Billy Keane: 'Kerry no threat to Dubs' strive for five after this second-half showing'
Kerry beat Clare on a wet night in Ennis.
I hear you. I do. Your question is will Kerry stop the strive for five?
There is no need to go to the bottom of the page, or to turn the paper upside down to find the answer. We will give it to you straight.
On the evidence of what we saw in Cusack Park on Saturday night, the answer is just a plain no.
So in the space of a week the supposed dangers to Dublin have drifted in the betting. Mayo and Kerry need to improve. The fifth might well be the easiest of the five. Dublin will be delighted.
Clare missed about ten easy scores. They dropped the ball in to the Kerry goalies hands far too often. The Banner were so far behind, it seemed as if the game would be awarded to Kerry so as to mind the perfect surface for the hurlers who played Tipp yesterday.
But Colm Collins men got stuck in and they never gave in. Clare threw themselves in front of the Kerry attack with a series of brave but ultimately Quixotic last ditch challenges.
Clare were as fit as Kerry or maybe fitter. They won the second half hands down. The Banner gathered up nearly every spilled ball on a night when the clothes were taken in off the line a half an hour before the throw in.
And if they did miss a lot, David Tubridy from Doonbeg kicked the two best scores of the game.
There was a superb bendy point from a dinky pass just before the break and another from a difficult angle lifted his team in the second half.
The scores from a man who served Clare so well for so many years was surely a signal for Trump's men to pencil in a visit to the family pub when the President comes- a- visiting to Doonbeg. And surely Mr Trump will call to the Igoe Inn even though I'm told he is very much a Mi- Wadi man.
Kerry did play well for about 40 minutes. There were passages of mesmerising forward play. James O'Donoghue was back to his brilliant best until he was injured.
Kerry's work rate was good but too often our inside backs were isolated but Clare didn't deliver quality ball. Tadhg Morley looked the part at full back. He is tough, tight and very Seamus Moynihany.
Shane Enright at half back played north Kerry tight marking football. Tom O'Sullivan at corner back is up there with the best.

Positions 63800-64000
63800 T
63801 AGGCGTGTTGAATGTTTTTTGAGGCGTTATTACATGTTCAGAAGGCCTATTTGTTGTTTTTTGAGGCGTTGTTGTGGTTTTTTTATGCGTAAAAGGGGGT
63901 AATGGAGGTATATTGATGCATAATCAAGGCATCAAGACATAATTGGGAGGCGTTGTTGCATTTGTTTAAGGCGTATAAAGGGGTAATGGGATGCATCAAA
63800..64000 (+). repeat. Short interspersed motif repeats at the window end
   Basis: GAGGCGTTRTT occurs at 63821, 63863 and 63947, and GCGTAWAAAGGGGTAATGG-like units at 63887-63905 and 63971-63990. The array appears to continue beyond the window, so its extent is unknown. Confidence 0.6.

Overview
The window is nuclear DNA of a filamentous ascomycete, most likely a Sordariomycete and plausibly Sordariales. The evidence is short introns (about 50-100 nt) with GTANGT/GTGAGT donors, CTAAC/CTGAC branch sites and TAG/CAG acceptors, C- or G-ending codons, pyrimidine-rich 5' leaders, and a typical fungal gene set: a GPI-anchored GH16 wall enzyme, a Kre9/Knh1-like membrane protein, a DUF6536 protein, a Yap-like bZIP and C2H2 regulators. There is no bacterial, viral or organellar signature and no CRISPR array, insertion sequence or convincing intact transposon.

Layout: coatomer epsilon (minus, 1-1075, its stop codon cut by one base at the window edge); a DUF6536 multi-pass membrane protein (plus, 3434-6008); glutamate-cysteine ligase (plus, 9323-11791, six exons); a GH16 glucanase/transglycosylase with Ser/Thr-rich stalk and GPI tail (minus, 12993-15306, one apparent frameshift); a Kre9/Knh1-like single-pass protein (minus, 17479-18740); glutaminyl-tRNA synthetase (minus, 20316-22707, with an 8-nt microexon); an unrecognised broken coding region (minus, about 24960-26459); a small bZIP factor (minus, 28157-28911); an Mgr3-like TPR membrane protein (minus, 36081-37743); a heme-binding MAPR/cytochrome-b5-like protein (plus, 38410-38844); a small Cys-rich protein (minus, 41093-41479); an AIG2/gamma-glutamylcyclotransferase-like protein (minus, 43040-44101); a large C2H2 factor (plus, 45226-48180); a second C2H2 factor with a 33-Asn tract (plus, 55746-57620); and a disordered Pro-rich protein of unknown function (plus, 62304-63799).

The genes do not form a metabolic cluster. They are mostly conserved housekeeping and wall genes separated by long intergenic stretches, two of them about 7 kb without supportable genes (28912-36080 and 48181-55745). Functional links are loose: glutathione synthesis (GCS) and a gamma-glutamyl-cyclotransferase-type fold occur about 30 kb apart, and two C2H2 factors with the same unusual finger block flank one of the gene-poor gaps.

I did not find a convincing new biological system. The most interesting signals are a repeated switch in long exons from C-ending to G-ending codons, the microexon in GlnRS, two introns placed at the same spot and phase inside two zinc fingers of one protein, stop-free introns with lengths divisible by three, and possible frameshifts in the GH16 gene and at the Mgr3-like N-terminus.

Kerry really come alive when the ball is moved forward at pace. David Moran controlled the game with long kick passes until he was black carded. I didn't see the alleged blocking as visibility was poor. You would nearly need a lighthouse to figure out the topography of the far side of the pitch.
There are times when you could see Kerry troubling the best, but the intensity dropped dramatically when this young team probably felt they had done enough to win far out from the end of the game.
For some reason Kerry went defensive early in the second half and pulled back several players. They lost their shape and their rhythm. Maybe Kerry were sent out on manoeuvres so as to prepare for the bigger teams. The plan backfired. They handed the initiative over to Clare.
Clare's Gary Brennan is close on the best midfielder in the country and has been for some time. I have never seen him fitter.
Clare changed the plan after half time and ran at Kerry. They won the second half hands down. There was a time when Clare teams faded as the game went on. But this team finished the stronger.
As usual there was no protection for Sean O'Shea.
The referee James Molloy took a severe blow to a place that wasn't nice. There was a collective gasp from the Kerry supporters. The substitute referee was none other than Joe McQuillan, who will never be selected as Kerry Person of the Year.
Mr McQuillan missed several pulling and dragging fouls on O'Shea. I wouldn't blame the referee. Most of the fouling was done when his back was turned. Let me emphasise Clare were not dirty, but everyone fouls O'Shea.
The salmon season runs from March to August. The pheasant is shot between November and the end of January, but the Sean O'Shea season lasts all year long.
There were two off-the-ball tackles on Jason Foley on Joe's side. Tommy Walsh had been harshly black carded and Mark Griffin was sent off for a second yellow.
By the way Walsh was good when he came on and Foley was excellent. He scored a vital point near the end.
There was a horrible collision between O'Shea and Clare's Kevin Harnett about three minutes from time. The vigilant James Molloy stopped play and immediately called on the medics.
It was a case of two brave players going head-on for the ball. There was no malice of any kind. Harnett was stretchered off and O'Shea was badly shaken.
Clare will take hope from that fine second half but their shooting must improve. Kerry will look to the first half when, for a while, they did look as if they were up there with the best. The defence has improved and when the forwards get quick ball they are capable of scoring goals every single time.
The Munster final will tell a lot. Cork are back and Cork are seething.